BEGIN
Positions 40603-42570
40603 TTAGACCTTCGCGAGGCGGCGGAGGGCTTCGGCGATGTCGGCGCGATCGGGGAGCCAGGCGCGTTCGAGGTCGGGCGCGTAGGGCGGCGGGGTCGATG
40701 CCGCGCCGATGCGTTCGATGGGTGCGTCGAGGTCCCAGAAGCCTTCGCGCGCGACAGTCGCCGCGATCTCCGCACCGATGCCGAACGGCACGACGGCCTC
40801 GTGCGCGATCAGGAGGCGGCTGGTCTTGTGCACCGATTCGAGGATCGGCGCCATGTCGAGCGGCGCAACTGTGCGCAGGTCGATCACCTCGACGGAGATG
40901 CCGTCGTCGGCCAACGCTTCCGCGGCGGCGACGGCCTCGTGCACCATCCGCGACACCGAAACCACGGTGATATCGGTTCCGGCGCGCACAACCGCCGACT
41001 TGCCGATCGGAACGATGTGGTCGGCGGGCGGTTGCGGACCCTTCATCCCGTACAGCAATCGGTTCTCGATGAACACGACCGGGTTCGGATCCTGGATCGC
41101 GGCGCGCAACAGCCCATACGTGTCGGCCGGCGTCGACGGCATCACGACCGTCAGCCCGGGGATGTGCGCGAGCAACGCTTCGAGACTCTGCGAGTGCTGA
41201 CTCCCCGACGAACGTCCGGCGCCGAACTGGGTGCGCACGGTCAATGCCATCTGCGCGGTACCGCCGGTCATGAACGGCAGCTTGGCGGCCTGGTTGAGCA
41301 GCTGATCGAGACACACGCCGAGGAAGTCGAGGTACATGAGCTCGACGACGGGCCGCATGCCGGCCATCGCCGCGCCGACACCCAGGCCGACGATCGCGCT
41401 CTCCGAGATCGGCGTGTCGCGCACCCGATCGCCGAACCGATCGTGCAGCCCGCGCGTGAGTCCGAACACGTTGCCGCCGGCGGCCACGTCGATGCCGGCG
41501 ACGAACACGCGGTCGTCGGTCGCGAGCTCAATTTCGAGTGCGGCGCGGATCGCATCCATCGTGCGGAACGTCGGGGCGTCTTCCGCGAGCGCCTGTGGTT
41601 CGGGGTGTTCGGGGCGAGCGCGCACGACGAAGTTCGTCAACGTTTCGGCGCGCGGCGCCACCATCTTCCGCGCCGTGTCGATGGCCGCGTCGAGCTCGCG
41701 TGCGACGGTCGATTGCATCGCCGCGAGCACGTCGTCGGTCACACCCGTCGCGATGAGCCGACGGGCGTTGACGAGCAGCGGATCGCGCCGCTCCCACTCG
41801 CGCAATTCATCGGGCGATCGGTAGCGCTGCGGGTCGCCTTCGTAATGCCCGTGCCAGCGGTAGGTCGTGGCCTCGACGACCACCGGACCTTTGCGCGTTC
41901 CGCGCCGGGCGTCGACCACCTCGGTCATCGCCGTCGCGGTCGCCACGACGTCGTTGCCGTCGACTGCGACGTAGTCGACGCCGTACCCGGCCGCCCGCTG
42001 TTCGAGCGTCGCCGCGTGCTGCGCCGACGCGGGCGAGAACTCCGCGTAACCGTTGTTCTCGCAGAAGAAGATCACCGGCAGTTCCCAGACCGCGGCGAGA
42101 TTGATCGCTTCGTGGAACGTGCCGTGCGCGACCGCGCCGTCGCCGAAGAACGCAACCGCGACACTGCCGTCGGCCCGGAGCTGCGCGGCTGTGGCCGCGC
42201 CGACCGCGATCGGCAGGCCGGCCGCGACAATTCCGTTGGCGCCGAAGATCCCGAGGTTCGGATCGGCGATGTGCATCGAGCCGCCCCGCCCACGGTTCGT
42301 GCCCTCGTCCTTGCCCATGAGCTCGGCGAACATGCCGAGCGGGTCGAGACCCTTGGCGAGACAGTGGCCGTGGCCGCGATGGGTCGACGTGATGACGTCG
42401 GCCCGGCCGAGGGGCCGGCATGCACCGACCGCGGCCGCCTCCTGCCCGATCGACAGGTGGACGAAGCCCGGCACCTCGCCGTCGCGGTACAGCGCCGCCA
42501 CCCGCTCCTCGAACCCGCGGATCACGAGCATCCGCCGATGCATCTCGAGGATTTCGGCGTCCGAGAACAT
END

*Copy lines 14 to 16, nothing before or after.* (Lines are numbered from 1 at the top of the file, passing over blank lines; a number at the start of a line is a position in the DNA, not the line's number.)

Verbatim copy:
41801 CGCAATTCATCGGGCGATCGGTAGCGCTGCGGGTCGCCTTCGTAATGCCCGTGCCAGCGGTAGGTCGTGGCCTCGACGACCACCGGACCTTTGCGCGTTC
41901 CGCGCCGGGCGTCGACCACCTCGGTCATCGCCGTCGCGGTCGCCACGACGTCGTTGCCGTCGACTGCGACGTAGTCGACGCCGTACCCGGCCGCCCGCTG
42001 TTCGAGCGTCGCCGCGTGCTGCGCCGACGCGGGCGAGAACTCCGCGTAACCGTTGTTCTCGCAGAAGAAGATCACCGGCAGTTCCCAGACCGCGGCGAGA